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Thread: Common Lisp Object System (CLOS) Syntax

  1. #11
    Certifiable AUGI Addict irneb's Avatar
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    Default Re: Common Lisp Object System (CLOS) Syntax

    Quote Originally Posted by peter View Post
    The other thing I have been promoting is a verb last function or sub naming convention like SplashScreenShow compared to ShowSplashScreen.
    I'm with you on this. It also follows the normal OO naming in C#/VB.Net (or for that matter all dot-notation OO languages), e.g. SplashScreen.Show(). Though if you convert it into a CLOS method, you'd get one of 2 versions:
    • General purpose: (InvokeMethod SplashScreen 'Show)
    • Specific method: (Show SplashScreen)



    Quote Originally Posted by peter View Post
    WHat is you feeling on

    Dim objDatabase as Database

    or

    Dim dataBase as Database
    Not too sure here. Personally I don't feel that the obj prefix does anything to help, I actually think it may detract from the understanding (e.g. is it a database of objects - i.e. entities in the DWG; or is the variable an object type, just per chance containing a "database"?)

    Also the word "database" doesn't say much beyond that it's a query-able collection with multiple key(s) and value(s) per item, probably indexed on all keys and some values. Here also there's a bit ambiguous even from the start, is it:
    • The "database" of entities in the drawing - i.e. a collection object containing references to each entity (graphical or otherwise)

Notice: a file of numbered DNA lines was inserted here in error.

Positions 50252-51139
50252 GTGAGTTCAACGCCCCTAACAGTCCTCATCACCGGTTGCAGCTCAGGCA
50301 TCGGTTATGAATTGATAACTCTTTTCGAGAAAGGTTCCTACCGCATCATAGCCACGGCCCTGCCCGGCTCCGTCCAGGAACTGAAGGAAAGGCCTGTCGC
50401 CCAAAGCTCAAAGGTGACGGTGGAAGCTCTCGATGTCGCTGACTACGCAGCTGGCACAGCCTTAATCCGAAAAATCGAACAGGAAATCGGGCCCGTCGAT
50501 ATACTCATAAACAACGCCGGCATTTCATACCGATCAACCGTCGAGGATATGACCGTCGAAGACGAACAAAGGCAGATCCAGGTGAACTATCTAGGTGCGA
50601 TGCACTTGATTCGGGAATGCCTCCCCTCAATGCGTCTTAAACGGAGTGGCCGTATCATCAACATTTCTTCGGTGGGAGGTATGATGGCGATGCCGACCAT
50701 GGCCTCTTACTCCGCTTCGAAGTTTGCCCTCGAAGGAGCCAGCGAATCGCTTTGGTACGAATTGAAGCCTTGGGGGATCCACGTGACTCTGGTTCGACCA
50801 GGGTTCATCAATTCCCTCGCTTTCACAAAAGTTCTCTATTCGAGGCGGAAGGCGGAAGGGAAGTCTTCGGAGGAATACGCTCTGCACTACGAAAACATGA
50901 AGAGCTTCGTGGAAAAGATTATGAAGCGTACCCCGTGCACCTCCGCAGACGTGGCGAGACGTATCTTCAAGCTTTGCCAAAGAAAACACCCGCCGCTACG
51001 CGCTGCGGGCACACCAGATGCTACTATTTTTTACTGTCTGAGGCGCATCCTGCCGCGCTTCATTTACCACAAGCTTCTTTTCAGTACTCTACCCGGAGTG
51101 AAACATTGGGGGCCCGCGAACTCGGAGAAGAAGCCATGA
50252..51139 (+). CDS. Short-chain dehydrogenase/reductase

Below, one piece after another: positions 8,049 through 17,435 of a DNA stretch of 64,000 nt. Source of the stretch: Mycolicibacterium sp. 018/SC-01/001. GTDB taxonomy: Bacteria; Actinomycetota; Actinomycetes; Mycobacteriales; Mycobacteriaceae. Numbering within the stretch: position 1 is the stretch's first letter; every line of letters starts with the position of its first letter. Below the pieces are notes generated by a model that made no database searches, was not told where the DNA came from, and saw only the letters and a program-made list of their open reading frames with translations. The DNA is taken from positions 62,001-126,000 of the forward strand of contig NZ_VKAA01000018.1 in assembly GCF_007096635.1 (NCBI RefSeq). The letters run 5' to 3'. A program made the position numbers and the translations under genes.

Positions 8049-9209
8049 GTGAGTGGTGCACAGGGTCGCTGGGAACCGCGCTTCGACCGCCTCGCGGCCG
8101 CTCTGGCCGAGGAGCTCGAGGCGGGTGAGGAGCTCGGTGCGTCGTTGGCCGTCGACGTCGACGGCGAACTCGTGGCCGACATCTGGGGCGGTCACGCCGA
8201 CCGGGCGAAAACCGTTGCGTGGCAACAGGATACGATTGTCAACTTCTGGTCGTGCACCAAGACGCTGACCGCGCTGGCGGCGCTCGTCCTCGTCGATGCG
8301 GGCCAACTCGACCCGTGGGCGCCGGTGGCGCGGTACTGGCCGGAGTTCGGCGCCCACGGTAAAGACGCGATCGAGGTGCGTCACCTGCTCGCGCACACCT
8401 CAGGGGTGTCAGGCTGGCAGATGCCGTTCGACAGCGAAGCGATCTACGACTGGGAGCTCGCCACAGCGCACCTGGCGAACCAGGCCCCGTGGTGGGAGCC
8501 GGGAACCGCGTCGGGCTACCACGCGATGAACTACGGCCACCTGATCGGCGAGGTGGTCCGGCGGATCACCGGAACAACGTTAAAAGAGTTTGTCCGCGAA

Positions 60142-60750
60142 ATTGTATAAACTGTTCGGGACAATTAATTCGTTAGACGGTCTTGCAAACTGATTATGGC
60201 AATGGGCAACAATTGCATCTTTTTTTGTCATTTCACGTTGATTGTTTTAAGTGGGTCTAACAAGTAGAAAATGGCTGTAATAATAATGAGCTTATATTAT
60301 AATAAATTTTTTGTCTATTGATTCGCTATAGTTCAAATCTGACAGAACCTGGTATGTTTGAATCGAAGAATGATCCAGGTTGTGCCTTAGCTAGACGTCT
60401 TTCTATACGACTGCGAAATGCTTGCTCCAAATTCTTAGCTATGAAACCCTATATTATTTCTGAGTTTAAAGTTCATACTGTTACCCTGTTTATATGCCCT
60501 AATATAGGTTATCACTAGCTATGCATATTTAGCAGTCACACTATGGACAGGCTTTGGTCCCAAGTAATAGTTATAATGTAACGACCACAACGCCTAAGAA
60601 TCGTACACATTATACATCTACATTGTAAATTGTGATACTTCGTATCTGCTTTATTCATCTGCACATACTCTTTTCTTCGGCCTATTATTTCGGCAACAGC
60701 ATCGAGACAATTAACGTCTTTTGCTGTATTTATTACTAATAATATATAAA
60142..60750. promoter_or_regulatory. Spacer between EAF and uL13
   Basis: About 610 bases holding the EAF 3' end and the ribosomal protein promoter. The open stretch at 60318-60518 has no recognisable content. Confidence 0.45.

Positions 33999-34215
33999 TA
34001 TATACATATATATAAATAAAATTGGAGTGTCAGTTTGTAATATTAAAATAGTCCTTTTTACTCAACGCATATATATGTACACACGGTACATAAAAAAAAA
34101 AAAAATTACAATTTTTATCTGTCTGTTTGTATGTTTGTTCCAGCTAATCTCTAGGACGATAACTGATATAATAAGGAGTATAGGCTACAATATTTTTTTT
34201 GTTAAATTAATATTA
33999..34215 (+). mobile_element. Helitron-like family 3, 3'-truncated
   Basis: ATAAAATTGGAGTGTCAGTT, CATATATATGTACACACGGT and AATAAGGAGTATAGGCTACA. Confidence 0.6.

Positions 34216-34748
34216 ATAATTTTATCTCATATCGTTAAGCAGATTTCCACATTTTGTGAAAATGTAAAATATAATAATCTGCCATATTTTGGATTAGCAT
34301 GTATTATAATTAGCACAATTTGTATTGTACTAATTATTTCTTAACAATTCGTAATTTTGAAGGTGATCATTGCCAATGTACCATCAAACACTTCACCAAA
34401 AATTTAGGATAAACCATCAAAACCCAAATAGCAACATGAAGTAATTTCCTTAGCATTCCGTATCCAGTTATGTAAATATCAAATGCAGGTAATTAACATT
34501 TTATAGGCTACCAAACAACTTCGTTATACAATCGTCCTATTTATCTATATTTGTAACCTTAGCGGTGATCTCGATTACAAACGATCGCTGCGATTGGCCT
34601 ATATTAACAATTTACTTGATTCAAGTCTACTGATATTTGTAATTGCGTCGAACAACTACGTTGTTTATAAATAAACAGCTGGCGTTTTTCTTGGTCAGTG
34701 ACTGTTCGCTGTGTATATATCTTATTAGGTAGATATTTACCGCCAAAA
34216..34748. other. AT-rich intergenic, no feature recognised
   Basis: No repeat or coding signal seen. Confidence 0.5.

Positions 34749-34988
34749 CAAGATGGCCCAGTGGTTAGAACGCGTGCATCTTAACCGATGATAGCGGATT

• A database like a relational DB with multiple tables, relationships, built-in queries, etc.


    If the 1st, I'd probably prefer to call it something like DrawingObjects (or perhaps even ActiveDrawingDatabase), if the 2nd I'd go with <MyDescriptiveNameHere>Database.

    Quote Originally Posted by peter View Post
    It is a place to start.
    It definitely is a very good place to start! Would need to extend that a bit to also allow for invoking methods. Not to mention, probably needs some inquiry functions too - to find out what object classes are available as well as what properties and the details around their methods. I'd suggest not going with the same approach as vl-dump-object, but rather use a normal LispFunction which returns a list, e.g.: A list of (<property name> . <value>) pairs for the PropertyInspect function, a list of (<method name> (<arg1 type> <arg2 type> ... <argN type>) <return type>) for the MethodInspect function. That way, if the Lisp user wanted to list these things to the text screen it would be a simple task - it just allows for much more in the shape of actually useful info for Lisp.